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|My Man Jeeves||P. G. Wodehouse|
The Aunt And The Sluggard
|Page 2 of 19||
It was printed opposite the frontispiece of a magazine with a sort of scroll round it, and a picture in the middle of a fairly-nude chappie, with bulging muscles, giving the rising sun the glad eye. Rocky said they gave him a hundred dollars for it, and he stayed in bed till four in the afternoon for over a month.
As regarded the future he was pretty solid, owing to the fact that he had a moneyed aunt tucked away somewhere in Illinois; and, as he had been named Rockmetteller after her, and was her only nephew, his position was pretty sound. He told me that when he did come into the money he meant to do no work at all, except perhaps an occasional poem recommending the young man with life opening out before him, with all its splendid possibilities, to light a pipe and shove his feet upon the mantelpiece.
And this was the man who was prodding me in the ribs in the grey dawn!
"Read this, Bertie!" I could just see that he was waving a letter or something equally foul in my face. "Wake up and read this!"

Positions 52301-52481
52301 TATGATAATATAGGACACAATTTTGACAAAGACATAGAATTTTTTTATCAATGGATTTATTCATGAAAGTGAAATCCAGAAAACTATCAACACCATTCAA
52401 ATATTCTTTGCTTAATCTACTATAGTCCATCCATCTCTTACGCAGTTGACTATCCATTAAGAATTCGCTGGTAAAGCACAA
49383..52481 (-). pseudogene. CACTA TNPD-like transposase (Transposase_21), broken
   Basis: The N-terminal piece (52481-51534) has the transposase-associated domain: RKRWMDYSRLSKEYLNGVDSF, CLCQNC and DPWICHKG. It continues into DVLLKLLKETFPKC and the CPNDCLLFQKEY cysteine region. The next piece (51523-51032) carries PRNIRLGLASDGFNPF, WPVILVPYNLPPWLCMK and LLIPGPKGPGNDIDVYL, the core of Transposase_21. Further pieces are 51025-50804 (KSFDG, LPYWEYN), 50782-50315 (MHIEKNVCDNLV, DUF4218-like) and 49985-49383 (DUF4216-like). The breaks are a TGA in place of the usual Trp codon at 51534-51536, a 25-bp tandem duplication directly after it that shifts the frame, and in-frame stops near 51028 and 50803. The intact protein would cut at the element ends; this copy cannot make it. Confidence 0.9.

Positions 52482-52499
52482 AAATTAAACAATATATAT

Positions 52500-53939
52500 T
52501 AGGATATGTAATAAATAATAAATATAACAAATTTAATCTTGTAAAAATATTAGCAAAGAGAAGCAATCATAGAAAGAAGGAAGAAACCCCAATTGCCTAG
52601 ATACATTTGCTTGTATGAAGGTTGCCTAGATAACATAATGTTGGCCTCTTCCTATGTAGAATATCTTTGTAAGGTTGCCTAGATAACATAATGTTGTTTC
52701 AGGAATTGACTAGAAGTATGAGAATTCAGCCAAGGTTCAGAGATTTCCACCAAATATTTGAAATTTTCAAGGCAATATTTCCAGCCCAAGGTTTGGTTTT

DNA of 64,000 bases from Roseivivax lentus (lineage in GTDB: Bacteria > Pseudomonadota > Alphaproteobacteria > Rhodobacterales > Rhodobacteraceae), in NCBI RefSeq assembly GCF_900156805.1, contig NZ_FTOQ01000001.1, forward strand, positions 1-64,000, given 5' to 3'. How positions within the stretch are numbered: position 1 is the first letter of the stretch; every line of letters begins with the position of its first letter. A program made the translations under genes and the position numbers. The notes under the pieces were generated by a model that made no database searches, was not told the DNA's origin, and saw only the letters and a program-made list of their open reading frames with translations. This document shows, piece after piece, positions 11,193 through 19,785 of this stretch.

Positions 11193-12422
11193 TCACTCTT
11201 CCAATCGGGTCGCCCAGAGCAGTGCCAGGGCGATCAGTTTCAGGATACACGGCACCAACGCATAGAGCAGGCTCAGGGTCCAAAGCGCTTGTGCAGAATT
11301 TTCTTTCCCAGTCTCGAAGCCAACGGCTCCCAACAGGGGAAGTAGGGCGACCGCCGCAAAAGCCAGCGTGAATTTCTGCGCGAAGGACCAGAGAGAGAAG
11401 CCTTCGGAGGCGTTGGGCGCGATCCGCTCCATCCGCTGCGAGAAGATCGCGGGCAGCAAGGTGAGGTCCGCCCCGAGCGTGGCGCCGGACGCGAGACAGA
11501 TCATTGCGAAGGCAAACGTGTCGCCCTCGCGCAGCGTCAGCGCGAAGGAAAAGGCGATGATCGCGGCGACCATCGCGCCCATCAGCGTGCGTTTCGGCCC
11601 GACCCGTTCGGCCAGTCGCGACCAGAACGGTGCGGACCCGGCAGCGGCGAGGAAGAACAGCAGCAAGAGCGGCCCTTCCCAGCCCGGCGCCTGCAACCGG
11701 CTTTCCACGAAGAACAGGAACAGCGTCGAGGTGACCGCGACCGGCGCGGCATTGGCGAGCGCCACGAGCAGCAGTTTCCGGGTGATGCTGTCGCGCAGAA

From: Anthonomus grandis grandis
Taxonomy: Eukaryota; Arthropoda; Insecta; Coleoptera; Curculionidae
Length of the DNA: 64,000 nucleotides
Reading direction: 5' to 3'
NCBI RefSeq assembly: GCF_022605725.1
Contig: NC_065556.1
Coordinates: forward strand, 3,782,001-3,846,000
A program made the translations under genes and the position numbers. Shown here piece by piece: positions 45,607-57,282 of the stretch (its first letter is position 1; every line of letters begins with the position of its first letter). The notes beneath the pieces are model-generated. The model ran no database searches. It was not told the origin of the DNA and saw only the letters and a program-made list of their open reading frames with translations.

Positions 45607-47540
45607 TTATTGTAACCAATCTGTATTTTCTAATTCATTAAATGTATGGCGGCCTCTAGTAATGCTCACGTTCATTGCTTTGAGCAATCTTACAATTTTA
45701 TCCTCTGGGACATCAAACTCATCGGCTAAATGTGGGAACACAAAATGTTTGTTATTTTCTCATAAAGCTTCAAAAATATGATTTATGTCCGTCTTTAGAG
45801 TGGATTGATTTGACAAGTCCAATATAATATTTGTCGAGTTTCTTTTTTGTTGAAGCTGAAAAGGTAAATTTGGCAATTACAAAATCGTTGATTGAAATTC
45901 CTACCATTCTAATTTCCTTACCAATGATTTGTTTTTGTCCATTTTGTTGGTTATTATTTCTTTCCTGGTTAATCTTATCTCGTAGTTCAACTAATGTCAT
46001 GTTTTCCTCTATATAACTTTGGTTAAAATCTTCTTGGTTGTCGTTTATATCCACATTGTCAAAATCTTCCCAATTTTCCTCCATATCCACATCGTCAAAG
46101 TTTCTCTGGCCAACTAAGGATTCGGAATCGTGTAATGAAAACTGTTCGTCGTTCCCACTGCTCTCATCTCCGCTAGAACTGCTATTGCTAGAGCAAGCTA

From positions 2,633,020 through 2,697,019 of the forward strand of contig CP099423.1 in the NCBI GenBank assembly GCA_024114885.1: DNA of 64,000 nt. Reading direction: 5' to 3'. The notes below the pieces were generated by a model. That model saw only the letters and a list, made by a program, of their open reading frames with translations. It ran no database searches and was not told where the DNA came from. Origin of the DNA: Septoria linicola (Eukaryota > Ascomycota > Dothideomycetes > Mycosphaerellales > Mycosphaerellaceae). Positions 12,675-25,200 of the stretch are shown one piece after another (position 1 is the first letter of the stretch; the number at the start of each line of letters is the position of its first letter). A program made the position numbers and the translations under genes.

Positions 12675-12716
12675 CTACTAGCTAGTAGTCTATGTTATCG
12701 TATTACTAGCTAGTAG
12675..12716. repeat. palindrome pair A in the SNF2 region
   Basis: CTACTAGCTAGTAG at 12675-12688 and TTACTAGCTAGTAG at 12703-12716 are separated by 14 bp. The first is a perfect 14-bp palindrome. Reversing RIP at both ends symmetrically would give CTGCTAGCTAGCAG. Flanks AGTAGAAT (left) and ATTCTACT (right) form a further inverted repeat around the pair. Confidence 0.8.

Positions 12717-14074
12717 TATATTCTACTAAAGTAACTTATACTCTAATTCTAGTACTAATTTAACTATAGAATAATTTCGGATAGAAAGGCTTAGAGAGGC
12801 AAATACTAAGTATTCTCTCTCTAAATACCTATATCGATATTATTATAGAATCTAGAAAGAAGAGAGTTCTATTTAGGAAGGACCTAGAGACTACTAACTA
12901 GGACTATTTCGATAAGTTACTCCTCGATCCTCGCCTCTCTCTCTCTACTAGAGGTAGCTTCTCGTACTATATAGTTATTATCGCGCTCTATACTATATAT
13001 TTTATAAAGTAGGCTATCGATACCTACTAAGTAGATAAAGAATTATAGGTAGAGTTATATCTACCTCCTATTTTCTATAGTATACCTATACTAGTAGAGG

I can't read before I've had my morning tea and a cigarette. I groped for the bell.
Jeeves came in looking as fresh as a dewy violet. It's a mystery to me how he does it.
"Very good, sir."
He flowed silently out of the room--he always gives you the impression of being some liquid substance when he moves; and I found that Rocky was surging round with his beastly letter again.
"What is it?" I said. "What on earth's the matter?"
"I can't. I haven't had my tea."
"Well, listen then."
"Who's it from?"
At this point I fell asleep again. I woke to hear him saying:
"So what on earth am I to do?"
Jeeves trickled in with the tray, like some silent stream meandering over its mossy bed; and I saw daylight.
"Read it again, Rocky, old top," I said. "I want Jeeves to hear it. Mr. Todd's aunt has written him a rather rummy letter, Jeeves, and we want your advice."
"Very good, sir."
He stood in the middle of the room, registering devotion to the cause, and Rocky started again:
"MY DEAR ROCKMETTELLER.--I have been thinking things over for a long while, and I have come to the conclusion that I have been very thoughtless to wait so long before doing what I have made up my mind to do now."
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|My Man Jeeves
P. G. Wodehouse
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